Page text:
Think about how and where your audience will be accessing your site. Downloading a 100MB recipe app whilst in the supermarket is a non-starter but allowing users to find a recipe on a mobile site that allows them view the ingredients whilst shopping is a better alternative.

Integration

Native apps make use of all the phone’s features, such as the mobile phone camera, geolocation and the user’s address book, while mobile sites are limited to features available within the mobile browser software.

If your mobile solution relies on information such as geolocation to function then this might be the deciding factor to use apps.

Foursquare has become a huge success because it can identify your whereabouts very accurately using your phone’s GPS without you having to give it any information.

Apps make mobile clever!

Connectivity

The big advantage that apps have over sites is that they can work offline and store large amounts of data locally. 

Apps can work offline and allow users to synchronise this data with central servers when available; lending themselves well to business applications, games and reading.

Increasingly though, internet penetration and availability will grow across the planet, which in the longer term will limit the deficiency of mobile sites.

Conclusion

Mobile sites and apps are both great but don’t get carried away, some things are best done on big screens and if you don’t have more than 10% of your target audience using mobile then don’t rush. Just start planning for next year.

This post was written by Jeremy Anderson and Holly Davis (Project Manager) from Obergine.
Jeremy Anderson

Published 19 July, 2012 by Jeremy Anderson

Jeremy Anderson is Client Services Director at Obergine and a contributor to Econsultancy.

2 more posts from this author

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Anna Storrs

Great article! Really informative overview helping to make the decision.

Another point I'd add is that if an app is not for you, then don't forget that you can still allow your mobile site to still be quickly and easily accessible by allowing users to save your mobile site to their mobile desktop along with the rest of their downloaded apps. The Marks and Spencer mobile site is a great example (m.marksandspencer.com).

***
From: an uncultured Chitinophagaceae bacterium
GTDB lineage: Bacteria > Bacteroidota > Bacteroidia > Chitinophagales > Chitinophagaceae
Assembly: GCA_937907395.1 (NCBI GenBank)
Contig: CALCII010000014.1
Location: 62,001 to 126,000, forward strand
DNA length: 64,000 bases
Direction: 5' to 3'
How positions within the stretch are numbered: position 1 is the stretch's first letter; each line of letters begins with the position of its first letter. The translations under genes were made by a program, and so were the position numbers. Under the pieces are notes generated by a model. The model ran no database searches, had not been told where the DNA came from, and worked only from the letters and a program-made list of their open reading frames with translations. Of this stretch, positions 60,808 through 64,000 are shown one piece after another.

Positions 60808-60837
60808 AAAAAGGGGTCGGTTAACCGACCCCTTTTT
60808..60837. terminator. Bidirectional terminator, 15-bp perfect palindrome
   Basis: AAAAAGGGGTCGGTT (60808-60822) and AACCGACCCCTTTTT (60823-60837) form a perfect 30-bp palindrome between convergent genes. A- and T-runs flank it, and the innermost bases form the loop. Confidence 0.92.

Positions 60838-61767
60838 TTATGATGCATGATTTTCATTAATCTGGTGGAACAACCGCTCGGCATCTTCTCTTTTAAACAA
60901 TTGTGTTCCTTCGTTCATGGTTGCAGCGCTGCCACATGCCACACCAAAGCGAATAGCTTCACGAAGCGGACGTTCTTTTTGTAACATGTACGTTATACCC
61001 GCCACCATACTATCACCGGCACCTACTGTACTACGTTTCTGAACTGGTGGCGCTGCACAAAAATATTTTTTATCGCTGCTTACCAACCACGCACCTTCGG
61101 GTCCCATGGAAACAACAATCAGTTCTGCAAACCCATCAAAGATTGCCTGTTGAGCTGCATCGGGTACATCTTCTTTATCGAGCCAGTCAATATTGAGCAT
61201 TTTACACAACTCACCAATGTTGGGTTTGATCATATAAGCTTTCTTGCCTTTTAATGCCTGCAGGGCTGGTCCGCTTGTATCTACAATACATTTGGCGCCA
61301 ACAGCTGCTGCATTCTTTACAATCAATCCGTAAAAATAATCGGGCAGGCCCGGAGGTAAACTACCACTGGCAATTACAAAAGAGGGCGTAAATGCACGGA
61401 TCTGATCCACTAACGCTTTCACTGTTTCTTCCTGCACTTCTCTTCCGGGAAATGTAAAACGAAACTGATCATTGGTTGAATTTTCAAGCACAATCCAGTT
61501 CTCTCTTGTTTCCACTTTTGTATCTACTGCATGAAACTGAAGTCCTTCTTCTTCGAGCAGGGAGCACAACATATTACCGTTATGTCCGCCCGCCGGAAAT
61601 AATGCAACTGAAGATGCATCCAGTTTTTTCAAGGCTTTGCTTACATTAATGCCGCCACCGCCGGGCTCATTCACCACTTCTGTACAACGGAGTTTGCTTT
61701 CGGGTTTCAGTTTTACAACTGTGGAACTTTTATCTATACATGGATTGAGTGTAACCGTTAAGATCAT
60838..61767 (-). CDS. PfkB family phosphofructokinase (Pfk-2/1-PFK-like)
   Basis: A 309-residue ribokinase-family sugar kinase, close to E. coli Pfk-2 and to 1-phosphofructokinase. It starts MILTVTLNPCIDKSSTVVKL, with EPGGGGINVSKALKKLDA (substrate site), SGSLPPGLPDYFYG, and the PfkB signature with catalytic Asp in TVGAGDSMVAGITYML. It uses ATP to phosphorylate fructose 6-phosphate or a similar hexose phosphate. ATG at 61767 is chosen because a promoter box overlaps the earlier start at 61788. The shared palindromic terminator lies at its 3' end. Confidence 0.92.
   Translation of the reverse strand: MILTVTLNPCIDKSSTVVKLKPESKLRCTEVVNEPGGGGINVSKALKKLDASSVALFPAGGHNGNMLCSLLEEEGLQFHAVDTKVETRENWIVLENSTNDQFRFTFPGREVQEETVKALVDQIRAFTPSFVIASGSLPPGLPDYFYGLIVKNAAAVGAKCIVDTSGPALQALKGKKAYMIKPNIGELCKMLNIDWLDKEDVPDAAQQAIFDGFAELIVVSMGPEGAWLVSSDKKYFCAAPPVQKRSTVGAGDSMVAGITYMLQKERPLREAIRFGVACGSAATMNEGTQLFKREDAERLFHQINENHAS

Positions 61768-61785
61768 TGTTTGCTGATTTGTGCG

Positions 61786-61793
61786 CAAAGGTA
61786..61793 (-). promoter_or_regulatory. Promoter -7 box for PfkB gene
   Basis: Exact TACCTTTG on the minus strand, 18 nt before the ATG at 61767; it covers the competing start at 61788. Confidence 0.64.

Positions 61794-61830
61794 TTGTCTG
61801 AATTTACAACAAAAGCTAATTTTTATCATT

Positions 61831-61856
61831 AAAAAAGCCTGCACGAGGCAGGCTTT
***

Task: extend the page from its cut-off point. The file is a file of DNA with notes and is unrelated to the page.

almost 4 years ago

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David Rankin

they say that by the end of the year 25% of all searches will be on mobile devices.A mobile strategy is quickly becoming essential for every business.I think most businesses will favour a mobile site rather than an app because of cost and functionality. An app has to be unique to stand out in today's market and it has to be more than a brochure

almost 4 years ago

Tom Howlett

Tom Howlett, Digital Marketing Executive at Koozai

My opinion is that a mobile website should be an optimised version of your existing website for all mobile platforms - ensuring that all pages and functionality are similar to the existing site.

An App on the other hand should be more of a tool or a game that is useful, entertaining or used to accomplish something.

There are probably examples where the line between the two are blurred.

One benefit of having a website is that you can use various types of online advertising such as AdWords, using a mobile campaign for example.

almost 4 years ago

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Tore Julø

Regarding integration with the OS and (on Android) other apps, it is true that this integration is limited at the moment.
However, web apps can already access the geolocation API on both iOS and Android (I don't know about WP) and more are on the way.
The problem for Android is, that we cannot properly leverage Intents from a web app, which is kind of a bummer.
Also, we cannot launch notifications, even though there is such a thing as webkit notifications on the desktop.

Regarding the connectivity point, web apps can in fact be made to work online, if the the user is using a modern browser.
Assets can be cached on the client device via AppCache and data can be stored in a client side database.